Aircraft rely on landing gear in order to taxi, take off, and land. The landing gear of your average commercial airplane consists of a shock-absorber cylinder and piston, and a pair of tires. Intuitively, the shock-absorber experiences stresses as the landing gear touches the ground — but how much? In order to design a landing gear mechanism that can withstand many landings, and to determine when it’s time to swap out an old one, we can perform a multibody dynamics […]

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Laura Bowen | June 26, 2013

It’s not always obvious what a major role temperature control plays in modern technology, as the interchange happens in the background. Plate heat exchangers, made up of successions of metal plates and various coiled pipes, regulate and manipulate temperature, and they get the job done quickly — thanks to an active surface that is large with respect to their volume.

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Andrew Griesmer | June 24, 2013

Sharp is a powerhouse in the electronics industry, involved in televisions, liquid crystal displays, LED lighting systems, solar cells, multi-function business machines, and many other electronics-based products. One of a global network of Sharp R&D laboratories, Sharp Laboratories of Europe (located in Oxford, England), has been busy researching and developing LED lighting, display technology, microfluidic lab-on-a-chip, and energy systems for incorporation into Sharp’s products.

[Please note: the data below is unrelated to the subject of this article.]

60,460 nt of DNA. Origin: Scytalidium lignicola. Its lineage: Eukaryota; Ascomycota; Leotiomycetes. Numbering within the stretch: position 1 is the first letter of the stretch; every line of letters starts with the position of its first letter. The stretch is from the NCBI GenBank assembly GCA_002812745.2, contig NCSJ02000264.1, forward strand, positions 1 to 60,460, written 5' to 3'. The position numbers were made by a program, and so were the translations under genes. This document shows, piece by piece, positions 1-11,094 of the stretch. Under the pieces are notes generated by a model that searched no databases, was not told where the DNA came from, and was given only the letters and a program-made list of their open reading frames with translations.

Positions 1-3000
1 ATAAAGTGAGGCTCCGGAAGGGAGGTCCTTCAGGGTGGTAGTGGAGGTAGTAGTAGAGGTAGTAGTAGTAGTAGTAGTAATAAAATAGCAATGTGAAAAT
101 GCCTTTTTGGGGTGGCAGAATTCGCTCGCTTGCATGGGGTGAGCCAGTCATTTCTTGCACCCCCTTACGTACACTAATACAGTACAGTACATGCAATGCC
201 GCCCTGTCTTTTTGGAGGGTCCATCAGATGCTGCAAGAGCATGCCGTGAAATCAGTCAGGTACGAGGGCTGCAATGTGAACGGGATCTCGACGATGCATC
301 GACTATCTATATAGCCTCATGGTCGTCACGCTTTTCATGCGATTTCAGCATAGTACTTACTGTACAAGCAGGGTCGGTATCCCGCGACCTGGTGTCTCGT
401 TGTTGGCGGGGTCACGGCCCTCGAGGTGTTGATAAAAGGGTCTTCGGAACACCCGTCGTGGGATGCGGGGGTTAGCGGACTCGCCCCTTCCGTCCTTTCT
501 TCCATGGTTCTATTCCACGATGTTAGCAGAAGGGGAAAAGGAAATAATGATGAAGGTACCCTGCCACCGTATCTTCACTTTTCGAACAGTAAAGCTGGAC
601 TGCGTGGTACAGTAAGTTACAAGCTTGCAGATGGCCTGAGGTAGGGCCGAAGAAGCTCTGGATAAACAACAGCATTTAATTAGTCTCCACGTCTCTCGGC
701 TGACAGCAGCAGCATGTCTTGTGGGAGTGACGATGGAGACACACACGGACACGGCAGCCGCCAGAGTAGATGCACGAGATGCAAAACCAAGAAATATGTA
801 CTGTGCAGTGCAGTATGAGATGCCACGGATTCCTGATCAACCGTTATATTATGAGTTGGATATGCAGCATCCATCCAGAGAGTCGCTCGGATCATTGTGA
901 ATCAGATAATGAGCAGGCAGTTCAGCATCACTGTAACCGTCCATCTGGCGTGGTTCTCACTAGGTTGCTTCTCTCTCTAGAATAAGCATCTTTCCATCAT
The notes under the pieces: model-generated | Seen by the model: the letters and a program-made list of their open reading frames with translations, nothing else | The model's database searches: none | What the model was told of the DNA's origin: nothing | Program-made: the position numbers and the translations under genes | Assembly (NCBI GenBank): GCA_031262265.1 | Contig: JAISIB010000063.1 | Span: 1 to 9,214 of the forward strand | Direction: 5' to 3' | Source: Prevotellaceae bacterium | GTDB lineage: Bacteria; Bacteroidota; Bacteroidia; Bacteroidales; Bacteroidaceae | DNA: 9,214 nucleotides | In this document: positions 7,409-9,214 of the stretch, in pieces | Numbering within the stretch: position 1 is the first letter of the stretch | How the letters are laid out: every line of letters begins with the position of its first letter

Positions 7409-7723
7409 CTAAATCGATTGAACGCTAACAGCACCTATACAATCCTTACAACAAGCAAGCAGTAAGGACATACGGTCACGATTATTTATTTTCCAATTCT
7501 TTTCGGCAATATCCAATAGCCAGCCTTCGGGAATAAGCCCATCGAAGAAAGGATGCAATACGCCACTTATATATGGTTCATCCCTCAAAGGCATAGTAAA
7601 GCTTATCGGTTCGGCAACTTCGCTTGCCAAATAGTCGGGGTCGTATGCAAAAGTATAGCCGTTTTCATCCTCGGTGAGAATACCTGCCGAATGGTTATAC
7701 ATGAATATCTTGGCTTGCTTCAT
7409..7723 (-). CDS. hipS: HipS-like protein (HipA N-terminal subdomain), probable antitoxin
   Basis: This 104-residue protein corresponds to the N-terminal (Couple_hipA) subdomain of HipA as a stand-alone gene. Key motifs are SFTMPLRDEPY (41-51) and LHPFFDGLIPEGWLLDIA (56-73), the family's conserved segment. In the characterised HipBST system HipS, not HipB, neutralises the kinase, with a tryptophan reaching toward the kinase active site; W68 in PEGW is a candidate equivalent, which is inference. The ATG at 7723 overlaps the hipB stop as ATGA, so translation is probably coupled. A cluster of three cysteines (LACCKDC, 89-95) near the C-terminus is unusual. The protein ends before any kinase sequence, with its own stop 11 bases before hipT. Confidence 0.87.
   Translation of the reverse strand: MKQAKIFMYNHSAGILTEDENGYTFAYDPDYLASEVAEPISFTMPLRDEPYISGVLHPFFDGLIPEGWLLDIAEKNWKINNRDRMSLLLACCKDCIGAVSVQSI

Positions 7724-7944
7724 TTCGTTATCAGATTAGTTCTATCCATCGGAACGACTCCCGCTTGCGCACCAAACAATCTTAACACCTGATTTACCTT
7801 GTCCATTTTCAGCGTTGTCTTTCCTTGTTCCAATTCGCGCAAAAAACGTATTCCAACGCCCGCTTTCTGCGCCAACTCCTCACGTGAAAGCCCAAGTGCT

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Laura Bowen | June 18, 2013

If you roast a turkey for dinner and you need to check the temperature, the technology exists to find it. But what happens if the temperature is so hot that a consumer-grade thermometer, or any man-made device, really, would instantly melt and be destroyed? This might not be a common occurrence in your kitchen, but it is a real concern in blast furnaces, where temperatures can reach close to 1,500°C. Simply guessing is far from safe. Luckily, by simulating with […]

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Pawan Soami | June 14, 2013

A swashplate mechanism, used in a helicopter to control the pitch of the rotor blades, can be easily simulated using the Multibody Dynamics Module available in COMSOL Multiphysics. This module enables simulation of an assembly of flexible and rigid bodies, together with physical phenomena from fluid, heat, and electrical applications, among others. Here, we will show you a model to convey how a swashplate mechanism works and at the same time analyze the stresses and deformation in the flexible rotor […]

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Alexandra Foley | June 10, 2013

When I was little, I used to love spending the night at my grandparents’ house, where I was allowed to watch TV, stay up late, and in the morning, help my grandmother make pancakes. The hardest part was always waiting for her old, slow electric burner to heat up — to my six-year-old self, it seemed to take hours for the burner to become hot enough after we’d finished mixing the batter. Luckily for me, and for other impatient chefs […]